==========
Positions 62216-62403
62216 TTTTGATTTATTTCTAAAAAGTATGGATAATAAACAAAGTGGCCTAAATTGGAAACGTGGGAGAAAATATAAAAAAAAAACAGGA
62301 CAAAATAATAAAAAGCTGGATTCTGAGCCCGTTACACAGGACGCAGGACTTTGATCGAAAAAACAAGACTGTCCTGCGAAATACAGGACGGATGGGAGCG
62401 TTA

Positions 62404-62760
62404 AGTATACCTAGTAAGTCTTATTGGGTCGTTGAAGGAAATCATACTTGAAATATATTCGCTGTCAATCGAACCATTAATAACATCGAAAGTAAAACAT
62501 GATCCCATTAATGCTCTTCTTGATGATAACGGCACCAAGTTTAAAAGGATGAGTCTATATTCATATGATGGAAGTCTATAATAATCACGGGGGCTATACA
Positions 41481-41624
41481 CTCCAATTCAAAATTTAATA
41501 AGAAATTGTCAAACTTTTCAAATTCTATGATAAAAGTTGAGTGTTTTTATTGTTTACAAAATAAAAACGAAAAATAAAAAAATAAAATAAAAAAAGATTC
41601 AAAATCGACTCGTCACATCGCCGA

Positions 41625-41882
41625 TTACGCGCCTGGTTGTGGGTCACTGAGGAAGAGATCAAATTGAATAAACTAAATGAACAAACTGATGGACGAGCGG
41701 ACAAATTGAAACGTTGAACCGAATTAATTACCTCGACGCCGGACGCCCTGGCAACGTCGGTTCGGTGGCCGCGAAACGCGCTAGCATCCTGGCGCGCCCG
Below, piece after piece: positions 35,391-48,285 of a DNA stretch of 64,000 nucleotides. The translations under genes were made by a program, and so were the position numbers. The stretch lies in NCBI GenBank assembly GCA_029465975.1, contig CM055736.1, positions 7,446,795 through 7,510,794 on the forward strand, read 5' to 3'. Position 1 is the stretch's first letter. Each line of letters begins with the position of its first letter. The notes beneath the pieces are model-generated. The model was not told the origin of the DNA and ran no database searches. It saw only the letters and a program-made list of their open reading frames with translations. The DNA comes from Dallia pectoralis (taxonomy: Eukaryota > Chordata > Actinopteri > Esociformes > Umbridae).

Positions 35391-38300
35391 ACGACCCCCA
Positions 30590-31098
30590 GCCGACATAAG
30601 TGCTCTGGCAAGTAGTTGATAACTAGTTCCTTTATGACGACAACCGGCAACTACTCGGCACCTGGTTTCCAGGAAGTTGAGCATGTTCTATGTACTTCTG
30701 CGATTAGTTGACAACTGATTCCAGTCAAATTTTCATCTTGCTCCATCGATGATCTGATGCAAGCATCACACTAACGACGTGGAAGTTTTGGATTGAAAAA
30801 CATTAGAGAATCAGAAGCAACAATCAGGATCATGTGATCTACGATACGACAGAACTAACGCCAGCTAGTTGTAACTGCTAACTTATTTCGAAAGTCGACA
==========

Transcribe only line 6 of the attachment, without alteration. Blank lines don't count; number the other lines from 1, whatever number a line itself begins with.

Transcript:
62404 AGTATACCTAGTAAGTCTTATTGGGTCGTTGAAGGAAATCATACTTGAAATATATTCGCTGTCAATCGAACCATTAATAACATCGAAAGTAAAACAT